A nightmare disorder may develop if a child has frequent nightmares that wake him or her from sleep. This disorder can cause anxiety, sleep loss and daytime problems. In some children nightmares may be a sign of post-traumatic stress disorder. This problem occurs when the child experiences a traumatic or stressful event. In his or her dreams the child may re-enact the event.

2. Sleep terrors

Sleep terrors, also called “night terrors,” have features that are similar to nightmares. They also involve intense feelings of fear. Yet sleep terrors are much less disturbing to the child. He or she rarely wakes up fully during an episode. Unlike nightmares, sleep terrors tend to occur in the first half of the night.

For a parent or caregiver, sleep terrors may be the most disturbing childhood parasomnia. The child sits up in bed and makes a loud, piercing scream or cry. The child has a look of intense fear on his or her face. Other physical signs also may occur. These include:

Sweating
Rapid breathing
Rapid heart rate
Wide-open eyes
Muscle tension
Sleep terrors tend to pass in less than five minutes. A child who is having an episode often resists being comforted. It usually is better if the caregiver does not try to wake the child. If left undisturbed, he or she returns to sleep quickly.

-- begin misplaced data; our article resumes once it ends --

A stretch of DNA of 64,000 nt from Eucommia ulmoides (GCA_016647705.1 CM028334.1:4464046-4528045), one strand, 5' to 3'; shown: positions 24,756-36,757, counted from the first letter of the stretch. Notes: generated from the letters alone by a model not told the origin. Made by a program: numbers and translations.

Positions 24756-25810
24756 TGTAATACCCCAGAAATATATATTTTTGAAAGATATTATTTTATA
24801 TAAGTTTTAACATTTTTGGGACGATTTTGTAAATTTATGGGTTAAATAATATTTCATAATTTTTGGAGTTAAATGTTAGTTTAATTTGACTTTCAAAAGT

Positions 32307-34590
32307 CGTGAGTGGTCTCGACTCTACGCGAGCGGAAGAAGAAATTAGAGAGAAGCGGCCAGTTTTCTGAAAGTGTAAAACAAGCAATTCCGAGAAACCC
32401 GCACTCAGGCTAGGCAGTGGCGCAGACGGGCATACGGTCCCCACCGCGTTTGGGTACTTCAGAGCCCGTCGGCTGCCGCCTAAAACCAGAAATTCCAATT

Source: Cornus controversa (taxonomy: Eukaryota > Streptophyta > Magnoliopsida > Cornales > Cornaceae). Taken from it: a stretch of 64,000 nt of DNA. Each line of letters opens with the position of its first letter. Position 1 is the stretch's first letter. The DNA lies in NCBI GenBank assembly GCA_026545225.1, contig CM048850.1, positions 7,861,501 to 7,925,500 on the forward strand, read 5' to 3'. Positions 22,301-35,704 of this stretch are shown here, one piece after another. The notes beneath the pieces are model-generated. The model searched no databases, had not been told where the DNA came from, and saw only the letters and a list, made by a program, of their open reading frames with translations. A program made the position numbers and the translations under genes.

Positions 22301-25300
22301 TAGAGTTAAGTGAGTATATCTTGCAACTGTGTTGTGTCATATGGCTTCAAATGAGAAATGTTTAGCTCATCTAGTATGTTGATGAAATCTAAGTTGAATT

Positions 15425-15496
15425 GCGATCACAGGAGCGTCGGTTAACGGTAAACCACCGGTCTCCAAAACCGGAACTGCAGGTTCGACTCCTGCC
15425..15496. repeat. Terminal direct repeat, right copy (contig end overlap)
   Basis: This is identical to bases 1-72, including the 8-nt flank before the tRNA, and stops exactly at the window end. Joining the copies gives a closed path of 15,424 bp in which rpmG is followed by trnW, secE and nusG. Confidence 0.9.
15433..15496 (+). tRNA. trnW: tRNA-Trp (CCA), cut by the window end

Sleep terrors are not as common as nightmares. They occur in up to six percent of children. Episodes tend to emerge in children between the ages of four and 12 years. A child usually stops having episodes as he or she enters the teen years.

3. Sleepwalking

Like sleep terrors, sleepwalking occurs most often in the first half of the night. A child tends to be fairly calm and quiet during an episode of sleepwalking. After sitting up in bed, he or she gets up and begins to walk around. The child may walk toward a light or into the parents’ bedroom. Although the child is still asleep, his or her eyes are wide open. The eyes have a confused, “glassy” look to them.

Sleepwalkers can move about well without running into anything. Sometimes a child may walk down a flight of stairs, toward a window or out a door. This can put the child at risk. But injury or harm to a child during sleepwalking is rare.

A child can be hard to awaken while sleepwalking. Typically an episode ends within five to 15 minutes. Sometimes the sleepwalking may end with the child in an unusual place. Once he or she is awake, the child is likely to be very confused. With no memory of the event, he or she does not understand what is happening. The child may be frightened if the caregiver displays strong fear or panic. In some cases the child may return to bed and continue sleeping without ever becoming alert.

Sleepwalking is very common in children. It can begin as soon as a child is able to walk. Almost one out of every five children sleepwalks. A child is more likely to sleepwalk if one or both parents have a history of the disorder. Episodes of sleepwalking peak between the ages of eight and 12 years. In most children sleepwalking ends as the child enters the teen years.